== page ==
Key to Cortinarius subgenus Dermocybe

In the Nordic countries

Cortinariales - Basidiomycota

Colour on young gills yellow, olivaceous, or orange

Colour on young gills red, red brown, or carmine red

Colour on gills yellow as young, but more rust brown with age.

Spores small, usually not longer than 9.5 micrometer. Spores large, some spores longer than 10 micrometer.

small spores

Medium sized. Cap usually 3-5 cm diam., yellow brown to red brown. Stipe yellow with or without brown veil belts (var. porphyrovelatus (Mos.)). Very variable species. In very different vegetation types all over the Nordic countries exept from the highest mountains and the arctic islands: Cortinarius croceus (Schaeff.) S.F. Gray

Medium sized. Cap strongly fibrillose to scaly, red brown. Gills soon yellow orange. In alpine areas, often on ridges with Betula nana or Salix spp. and often lichens. Common in the Scandes, especially in the low alpine region in continetal areas: Cortinarius norvegicus Hil.

Big. Cap usually more than 5 cm diam, sometimes over 10 cm, pale yellow brown to orange brown. Gills first clear yellow then warm yellow, sometimes orange yellow. Stipe yellow with no or only traces of veil rests. Usually in lush birch and spruce forests from the mid to north boreal region, seldom in the lowlands: Cortinarius sylvae-norvegicae Hil.

LARGE SPORES

Cap red, brick red, to red brown

Cap yellow, olivaceous, to brown

Cap red

Cap vivid red to brick red, umbonate to acute, often silky fibrillose. Stipe with red veil belts. On moist ground under Salix or sometimes Alnus, often in swamps or along riversides. Mostly in the lowlands, but extends up to the low alpine regions in lush Salix scrubs: Cortinarius uliginosus Berk.

Cap red brown, umbonate to acute, fibrillose to squamulose, but not silky. Stipe with red brown, waek veil rests. On moist ground in coniferous or birch forests up to the north boreal region: Cortinarius croceoconus Fr.

Very similar to the former, but the cap is more obtuse. Ecologically different, appearing in meadows, heathlands, and sand dunes. Often it is recorded with no potential woody ectomycorrhizal plant. Oceanic distribution along the west coast of Norway, on the Faeroes, and probably also Iceland: Cortinarius pratensis (Bon & Gaugu) Hil.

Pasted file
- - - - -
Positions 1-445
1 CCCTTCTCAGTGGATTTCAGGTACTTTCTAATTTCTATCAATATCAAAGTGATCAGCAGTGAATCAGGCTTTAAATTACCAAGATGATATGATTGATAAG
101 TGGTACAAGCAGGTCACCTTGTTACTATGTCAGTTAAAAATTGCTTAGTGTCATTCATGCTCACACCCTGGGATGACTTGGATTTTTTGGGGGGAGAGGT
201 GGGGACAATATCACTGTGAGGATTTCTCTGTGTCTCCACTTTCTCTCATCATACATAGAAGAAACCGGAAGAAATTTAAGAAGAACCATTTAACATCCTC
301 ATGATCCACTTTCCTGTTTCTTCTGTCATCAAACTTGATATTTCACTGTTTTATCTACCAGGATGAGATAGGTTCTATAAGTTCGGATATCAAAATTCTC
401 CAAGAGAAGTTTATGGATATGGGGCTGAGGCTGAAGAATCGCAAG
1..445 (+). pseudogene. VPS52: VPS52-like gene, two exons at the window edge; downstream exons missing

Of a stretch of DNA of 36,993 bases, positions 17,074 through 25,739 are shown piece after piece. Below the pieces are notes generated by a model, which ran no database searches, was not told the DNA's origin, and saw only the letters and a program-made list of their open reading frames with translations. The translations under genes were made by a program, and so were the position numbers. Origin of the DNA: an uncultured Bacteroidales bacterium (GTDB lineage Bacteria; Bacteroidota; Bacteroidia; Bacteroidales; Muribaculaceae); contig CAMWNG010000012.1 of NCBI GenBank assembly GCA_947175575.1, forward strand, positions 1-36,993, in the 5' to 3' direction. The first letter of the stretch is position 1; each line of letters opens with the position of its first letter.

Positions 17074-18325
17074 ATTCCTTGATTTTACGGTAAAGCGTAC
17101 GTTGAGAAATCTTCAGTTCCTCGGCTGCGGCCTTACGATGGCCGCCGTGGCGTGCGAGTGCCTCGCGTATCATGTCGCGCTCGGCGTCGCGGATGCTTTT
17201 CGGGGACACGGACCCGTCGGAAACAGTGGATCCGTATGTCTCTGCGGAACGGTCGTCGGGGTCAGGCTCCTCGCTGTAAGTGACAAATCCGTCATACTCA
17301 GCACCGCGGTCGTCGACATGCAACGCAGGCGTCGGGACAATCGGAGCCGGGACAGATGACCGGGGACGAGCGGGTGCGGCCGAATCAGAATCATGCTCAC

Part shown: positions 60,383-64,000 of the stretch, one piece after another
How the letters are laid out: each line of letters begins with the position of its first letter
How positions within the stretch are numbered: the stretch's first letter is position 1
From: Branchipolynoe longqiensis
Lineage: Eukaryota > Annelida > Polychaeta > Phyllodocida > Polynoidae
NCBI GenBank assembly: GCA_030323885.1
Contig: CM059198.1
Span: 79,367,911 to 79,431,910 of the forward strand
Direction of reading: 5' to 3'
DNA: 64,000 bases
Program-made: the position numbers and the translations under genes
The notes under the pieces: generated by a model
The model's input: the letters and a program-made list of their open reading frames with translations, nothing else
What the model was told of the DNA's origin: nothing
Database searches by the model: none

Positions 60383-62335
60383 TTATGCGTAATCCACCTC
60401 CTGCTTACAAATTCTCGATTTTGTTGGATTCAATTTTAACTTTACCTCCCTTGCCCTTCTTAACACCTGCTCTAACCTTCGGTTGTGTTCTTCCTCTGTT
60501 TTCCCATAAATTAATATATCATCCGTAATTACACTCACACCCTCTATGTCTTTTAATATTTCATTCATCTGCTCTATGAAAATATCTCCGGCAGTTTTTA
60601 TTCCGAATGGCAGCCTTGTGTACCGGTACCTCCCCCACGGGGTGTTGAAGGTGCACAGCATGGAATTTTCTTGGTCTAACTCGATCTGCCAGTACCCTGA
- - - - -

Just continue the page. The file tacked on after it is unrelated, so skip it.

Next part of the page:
Cap yellow

Lower part (half to quarter) of stipe orange

Not so

Orange stipe base

Cap oliavaceous yellow to olivaceous yellow brown, usually umbonate and felty. Gills always with an olivaceous tint. Stipe slender. In deep, moist moss in poor coniferous or birch forests. Widespread, but not common: Cortinarius bataillei (Favre ex Mos.) Hil.

Stipe base not orange

Cap yellow to pale yellow brown, usually umbonate to acute. Stipe slender. On moist ground under Salix or sometimes Alnus. Most frequent from the northern boreal to the low arctic-alpine region, but may occur in the lowlands: Cortinarius cinnamomeoluteus Orton The yellow form of Cortinarius uliginosus f. luteus (Gabriel & Lamoure) Nezpiak is similar, but has a more ochraceous yellow colour.

Cap brown, soon expanded, obtuse. Stipe short, usually as long as the cap diameter. Under dwarf Salix, S. herbacea or S. polaris. Only in arctic-alpine regions, frequently the mid arctic-alpine region. Common on Svalbard and the more arctic parts of Greenland, seldom in Fennoscandia or Iceland: Cortinarius polaris Hil.

Cap brown, convex, obtuse. Stipe slender. On moist, swampy ground among mosses, frequently Sphagnum, but also other mosses. Usually under Betula or Picea: Cortinarius huronensis Ammirati & Smith var. luteofolius Ammirati & Smith

Colour on gills olivaceous as young, but more brown with age

Spores small, usually not longer than 9 micrometer; on dry, rich ground. Spores large, some spores longer than 10 micrometer; on wet, poor ground.

small spores

Cap umbonate, olivacous brown. Gills emarginate. Stipe with brown veil rests. On calcareous ground in deciduous or rich spruce forests. Rare, only in south-eastern Fennoscandia and Denmark. Nemoral to boreo-nemoral distribution: Cortinarius olivaceofuscus Khn.

LARGE SPORES

Cap dark brown. Gills distinctly olivaceous, even as young. Basidia with yellow content viewed in KOH. Usually in deep Sphagnum, sometimes among other mosses, in poor pine forests. More seldom under spruce or birch. Most frequent in south to mid boreal regions in continental areas: Cortinarius huronensis Ammirati & Smith var. huronensis

Cap red brown to yellow brown. Gills pale olivaceous yellow as young. Basidia without yellow content viewed in KOH. Always in Sphagnum in poor mires under birch, spruce, or pine. Most frequent in south to north boreal regions in continental areas: Cortinarius tubarius Ammirati & Smith

Colour on gills orange as young, but more rust brown with age

Spores smooth and nearly cylindrical

Spores verrucose and more ovate